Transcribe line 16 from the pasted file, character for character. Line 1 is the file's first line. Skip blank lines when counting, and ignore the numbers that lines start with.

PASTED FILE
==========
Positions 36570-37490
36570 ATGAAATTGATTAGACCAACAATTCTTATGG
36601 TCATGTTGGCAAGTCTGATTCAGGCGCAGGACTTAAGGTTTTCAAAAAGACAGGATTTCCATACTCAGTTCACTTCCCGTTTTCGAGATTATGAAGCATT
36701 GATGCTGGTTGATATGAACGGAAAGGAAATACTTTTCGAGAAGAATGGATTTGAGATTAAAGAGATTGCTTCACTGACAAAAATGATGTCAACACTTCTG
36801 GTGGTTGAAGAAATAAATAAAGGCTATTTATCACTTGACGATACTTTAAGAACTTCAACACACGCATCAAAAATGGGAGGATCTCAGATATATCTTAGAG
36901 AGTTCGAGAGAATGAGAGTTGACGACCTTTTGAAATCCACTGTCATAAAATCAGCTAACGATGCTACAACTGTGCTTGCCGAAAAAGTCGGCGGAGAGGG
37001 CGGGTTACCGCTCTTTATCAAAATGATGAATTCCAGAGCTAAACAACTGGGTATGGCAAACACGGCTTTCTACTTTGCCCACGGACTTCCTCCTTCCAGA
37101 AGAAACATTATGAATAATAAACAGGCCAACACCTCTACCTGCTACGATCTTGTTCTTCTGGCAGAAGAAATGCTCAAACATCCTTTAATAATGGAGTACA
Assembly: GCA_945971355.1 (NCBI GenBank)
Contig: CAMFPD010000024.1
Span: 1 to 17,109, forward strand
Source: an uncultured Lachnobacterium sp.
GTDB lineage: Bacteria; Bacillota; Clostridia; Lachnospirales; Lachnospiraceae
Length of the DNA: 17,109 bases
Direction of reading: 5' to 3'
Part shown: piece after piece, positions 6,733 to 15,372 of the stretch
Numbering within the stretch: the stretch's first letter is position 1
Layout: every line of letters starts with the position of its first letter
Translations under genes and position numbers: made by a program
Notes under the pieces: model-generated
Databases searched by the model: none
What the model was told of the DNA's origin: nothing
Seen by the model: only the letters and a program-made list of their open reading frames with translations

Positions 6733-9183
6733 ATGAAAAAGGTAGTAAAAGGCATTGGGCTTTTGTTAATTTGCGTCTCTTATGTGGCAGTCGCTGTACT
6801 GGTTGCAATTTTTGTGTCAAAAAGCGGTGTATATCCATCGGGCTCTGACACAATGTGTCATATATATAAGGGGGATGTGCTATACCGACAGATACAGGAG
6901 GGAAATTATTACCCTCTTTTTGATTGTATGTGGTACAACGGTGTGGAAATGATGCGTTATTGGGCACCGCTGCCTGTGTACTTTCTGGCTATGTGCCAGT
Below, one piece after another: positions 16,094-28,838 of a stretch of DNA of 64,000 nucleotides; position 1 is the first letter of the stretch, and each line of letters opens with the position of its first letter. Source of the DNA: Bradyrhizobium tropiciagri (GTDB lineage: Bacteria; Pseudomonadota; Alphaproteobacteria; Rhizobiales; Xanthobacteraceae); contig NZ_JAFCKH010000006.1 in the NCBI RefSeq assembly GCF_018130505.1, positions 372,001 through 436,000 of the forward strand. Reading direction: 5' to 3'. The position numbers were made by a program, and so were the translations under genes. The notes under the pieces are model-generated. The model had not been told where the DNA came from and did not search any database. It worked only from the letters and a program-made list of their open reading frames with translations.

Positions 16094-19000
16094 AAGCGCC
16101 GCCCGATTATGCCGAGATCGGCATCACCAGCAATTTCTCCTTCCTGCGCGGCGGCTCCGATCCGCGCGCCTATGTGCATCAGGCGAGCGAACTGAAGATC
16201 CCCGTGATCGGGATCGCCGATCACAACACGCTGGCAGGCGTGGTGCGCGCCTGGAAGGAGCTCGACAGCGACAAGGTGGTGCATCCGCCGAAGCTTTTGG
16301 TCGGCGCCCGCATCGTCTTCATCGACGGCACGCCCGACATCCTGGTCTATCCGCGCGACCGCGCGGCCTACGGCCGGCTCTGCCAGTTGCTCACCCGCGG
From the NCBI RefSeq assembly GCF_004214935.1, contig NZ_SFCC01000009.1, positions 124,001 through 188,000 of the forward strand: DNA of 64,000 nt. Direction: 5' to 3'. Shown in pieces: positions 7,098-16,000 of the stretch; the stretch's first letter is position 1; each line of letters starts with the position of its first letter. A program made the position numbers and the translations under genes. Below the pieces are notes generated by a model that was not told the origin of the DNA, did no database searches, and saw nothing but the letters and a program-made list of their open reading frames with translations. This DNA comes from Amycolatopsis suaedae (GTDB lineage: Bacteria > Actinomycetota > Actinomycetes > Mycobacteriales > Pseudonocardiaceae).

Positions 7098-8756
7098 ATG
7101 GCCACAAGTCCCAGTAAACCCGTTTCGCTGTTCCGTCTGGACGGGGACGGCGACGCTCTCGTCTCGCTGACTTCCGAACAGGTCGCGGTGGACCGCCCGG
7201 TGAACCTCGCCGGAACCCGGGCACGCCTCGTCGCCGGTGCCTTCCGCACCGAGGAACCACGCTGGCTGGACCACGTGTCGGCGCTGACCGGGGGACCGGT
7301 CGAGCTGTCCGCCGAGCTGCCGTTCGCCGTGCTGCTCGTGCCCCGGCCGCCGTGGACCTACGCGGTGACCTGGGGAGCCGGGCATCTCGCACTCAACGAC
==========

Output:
Part shown: piece after piece, positions 6,733 to 15,372 of the stretch